Eric Reguly at the Globe and Mail told his readers that they needn’t worry about the U.S. duties ruining Bombardier. “The company’s failure is unthinkable,” he wrote on Oct. 6. “Taxpayers will come to the rescue once again, whether or not they want to.” It didn’t help that Calgary-based TransCanada gave up trying to build a pipeline to New Brunswick from northern Alberta at about the same time. The decision likely was based on forecasts for weaker oil prices, but many in the West blamed Trudeau for doing too little to clear the path of regulatory hurdles.

And yet there was the prime minister, characterizing Boeing’s commercial dispute with Bombardier as an assault on Canada itself, and threatening to cancel an order for 18 of the company’s Super Hornet warplanes. “Boeing’s challenge is an authentic business decision, yet Ottawa seems untroubled about once again playing Sir Galahad, not only intervening on Bombardier’s behalf, but also putting the problem-plagued effort to buy new fighter jets on the line, solely for the benefit of a privileged Quebec family and the people they employ,” Kelly McParland wrote in the National Post.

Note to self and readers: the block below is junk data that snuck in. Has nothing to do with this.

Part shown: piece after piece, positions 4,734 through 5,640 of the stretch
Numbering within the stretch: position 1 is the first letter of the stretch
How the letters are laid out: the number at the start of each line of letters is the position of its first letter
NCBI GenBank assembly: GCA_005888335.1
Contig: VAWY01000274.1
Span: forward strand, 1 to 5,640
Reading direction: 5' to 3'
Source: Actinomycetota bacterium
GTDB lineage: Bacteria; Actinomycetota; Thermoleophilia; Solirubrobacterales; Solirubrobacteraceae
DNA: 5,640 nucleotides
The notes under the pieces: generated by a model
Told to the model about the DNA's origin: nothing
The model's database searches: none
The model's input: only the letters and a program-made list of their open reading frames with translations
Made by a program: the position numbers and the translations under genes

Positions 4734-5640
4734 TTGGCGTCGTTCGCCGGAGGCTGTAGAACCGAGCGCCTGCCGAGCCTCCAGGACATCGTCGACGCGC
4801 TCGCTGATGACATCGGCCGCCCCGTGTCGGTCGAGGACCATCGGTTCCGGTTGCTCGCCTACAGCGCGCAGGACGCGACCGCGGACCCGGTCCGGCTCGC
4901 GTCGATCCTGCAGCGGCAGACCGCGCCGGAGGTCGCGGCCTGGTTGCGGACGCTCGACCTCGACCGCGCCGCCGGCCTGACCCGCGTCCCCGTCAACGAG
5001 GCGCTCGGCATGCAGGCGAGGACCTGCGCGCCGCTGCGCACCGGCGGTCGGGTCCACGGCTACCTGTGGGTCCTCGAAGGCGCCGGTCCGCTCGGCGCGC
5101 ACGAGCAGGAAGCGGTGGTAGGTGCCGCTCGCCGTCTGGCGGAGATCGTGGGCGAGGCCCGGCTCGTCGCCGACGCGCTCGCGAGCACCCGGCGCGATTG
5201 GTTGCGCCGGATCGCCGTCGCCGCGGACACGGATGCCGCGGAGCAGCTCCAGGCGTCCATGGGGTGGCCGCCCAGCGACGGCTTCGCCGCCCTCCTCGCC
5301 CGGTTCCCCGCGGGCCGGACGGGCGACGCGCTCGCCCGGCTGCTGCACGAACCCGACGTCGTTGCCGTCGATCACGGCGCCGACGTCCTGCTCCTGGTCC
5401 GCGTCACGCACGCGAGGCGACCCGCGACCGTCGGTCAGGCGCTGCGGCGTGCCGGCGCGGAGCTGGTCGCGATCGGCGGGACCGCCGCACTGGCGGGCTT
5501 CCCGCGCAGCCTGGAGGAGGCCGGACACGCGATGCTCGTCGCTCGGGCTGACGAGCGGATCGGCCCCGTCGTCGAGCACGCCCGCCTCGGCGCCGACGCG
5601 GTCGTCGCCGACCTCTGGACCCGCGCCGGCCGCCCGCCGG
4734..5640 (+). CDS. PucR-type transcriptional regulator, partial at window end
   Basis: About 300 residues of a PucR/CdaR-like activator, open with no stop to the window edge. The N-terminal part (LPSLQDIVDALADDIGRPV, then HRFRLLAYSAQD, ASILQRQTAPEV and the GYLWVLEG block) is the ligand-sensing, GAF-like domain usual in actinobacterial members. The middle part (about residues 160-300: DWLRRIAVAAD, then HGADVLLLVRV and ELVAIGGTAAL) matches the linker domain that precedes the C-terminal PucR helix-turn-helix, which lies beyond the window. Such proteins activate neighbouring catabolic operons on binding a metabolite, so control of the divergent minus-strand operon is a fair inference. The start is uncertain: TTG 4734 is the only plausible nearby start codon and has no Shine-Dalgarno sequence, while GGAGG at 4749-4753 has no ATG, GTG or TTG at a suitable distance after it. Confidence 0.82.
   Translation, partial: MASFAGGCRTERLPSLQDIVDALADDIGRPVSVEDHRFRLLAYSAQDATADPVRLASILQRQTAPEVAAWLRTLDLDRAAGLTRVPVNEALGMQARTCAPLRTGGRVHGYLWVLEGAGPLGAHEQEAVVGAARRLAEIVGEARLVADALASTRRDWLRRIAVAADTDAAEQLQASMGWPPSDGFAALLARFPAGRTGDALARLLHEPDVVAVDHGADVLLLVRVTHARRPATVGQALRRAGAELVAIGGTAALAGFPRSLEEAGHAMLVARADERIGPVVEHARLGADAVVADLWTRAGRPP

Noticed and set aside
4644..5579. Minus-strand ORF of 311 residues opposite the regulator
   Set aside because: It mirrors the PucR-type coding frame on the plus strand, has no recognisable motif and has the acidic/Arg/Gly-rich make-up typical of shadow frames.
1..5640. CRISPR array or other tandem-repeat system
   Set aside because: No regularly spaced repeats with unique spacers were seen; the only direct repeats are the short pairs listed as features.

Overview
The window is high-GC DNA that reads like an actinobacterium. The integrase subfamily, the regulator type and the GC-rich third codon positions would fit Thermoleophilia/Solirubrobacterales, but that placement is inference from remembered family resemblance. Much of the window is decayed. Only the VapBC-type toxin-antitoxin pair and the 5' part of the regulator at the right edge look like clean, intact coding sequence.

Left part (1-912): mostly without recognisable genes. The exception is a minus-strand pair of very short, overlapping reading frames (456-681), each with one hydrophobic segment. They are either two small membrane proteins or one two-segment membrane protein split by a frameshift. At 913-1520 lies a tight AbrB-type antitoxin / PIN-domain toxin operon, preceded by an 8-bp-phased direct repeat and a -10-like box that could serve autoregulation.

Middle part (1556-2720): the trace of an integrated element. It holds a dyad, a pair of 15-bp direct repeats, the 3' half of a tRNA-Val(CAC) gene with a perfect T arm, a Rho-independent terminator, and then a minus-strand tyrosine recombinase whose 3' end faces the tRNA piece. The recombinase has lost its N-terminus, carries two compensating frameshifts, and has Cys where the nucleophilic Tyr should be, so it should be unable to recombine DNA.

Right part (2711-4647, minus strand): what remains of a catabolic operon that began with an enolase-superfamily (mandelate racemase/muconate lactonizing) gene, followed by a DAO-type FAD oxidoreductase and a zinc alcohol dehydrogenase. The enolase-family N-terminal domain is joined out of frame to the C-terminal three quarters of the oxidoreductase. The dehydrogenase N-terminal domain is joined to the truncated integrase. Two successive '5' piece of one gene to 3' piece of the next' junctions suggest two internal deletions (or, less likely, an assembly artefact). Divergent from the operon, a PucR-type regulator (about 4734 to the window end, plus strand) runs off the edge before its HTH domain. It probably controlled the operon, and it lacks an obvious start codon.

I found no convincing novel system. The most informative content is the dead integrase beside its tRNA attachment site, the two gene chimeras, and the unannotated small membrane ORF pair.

Maybe none of this matters. Newspapers barely have any readers left, so perhaps bitter and cynical columnists are speaking to empty rooms? Public support for the Trans-Pacific Partnership spiked early this year, at about the same time that Trump pulled the the U.S. out of the trade arrangement. Some Canadians appear to have concluded that the right side of any debate is the one in opposition to the American president.